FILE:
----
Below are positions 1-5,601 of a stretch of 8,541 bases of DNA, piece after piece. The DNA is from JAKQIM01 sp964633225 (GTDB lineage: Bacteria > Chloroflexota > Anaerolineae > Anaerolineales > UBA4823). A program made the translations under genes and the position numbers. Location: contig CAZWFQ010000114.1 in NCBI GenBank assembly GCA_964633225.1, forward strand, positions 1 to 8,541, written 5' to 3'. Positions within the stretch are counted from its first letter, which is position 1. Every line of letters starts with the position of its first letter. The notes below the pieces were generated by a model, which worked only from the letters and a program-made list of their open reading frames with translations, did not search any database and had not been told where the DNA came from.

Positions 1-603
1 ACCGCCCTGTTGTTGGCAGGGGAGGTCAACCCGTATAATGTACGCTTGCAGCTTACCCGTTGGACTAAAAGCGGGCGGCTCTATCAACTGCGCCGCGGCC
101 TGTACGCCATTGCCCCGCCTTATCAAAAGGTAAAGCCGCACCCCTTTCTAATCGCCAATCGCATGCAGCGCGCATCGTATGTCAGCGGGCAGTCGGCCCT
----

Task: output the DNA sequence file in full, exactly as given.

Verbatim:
Below are positions 1-5,601 of a stretch of 8,541 bases of DNA, piece after piece. The DNA is from JAKQIM01 sp964633225 (GTDB lineage: Bacteria > Chloroflexota > Anaerolineae > Anaerolineales > UBA4823). A program made the translations under genes and the position numbers. Location: contig CAZWFQ010000114.1 in NCBI GenBank assembly GCA_964633225.1, forward strand, positions 1 to 8,541, written 5' to 3'. Positions within the stretch are counted from its first letter, which is position 1. Every line of letters starts with the position of its first letter. The notes below the pieces were generated by a model, which worked only from the letters and a program-made list of their open reading frames with translations, did not search any database and had not been told where the DNA came from.

Positions 1-603
1 ACCGCCCTGTTGTTGGCAGGGGAGGTCAACCCGTATAATGTACGCTTGCAGCTTACCCGTTGGACTAAAAGCGGGCGGCTCTATCAACTGCGCCGCGGCC
101 TGTACGCCATTGCCCCGCCTTATCAAAAGGTAAAGCCGCACCCCTTTCTAATCGCCAATCGCATGCAGCGCGCATCGTATGTCAGCGGGCAGTCGGCCCT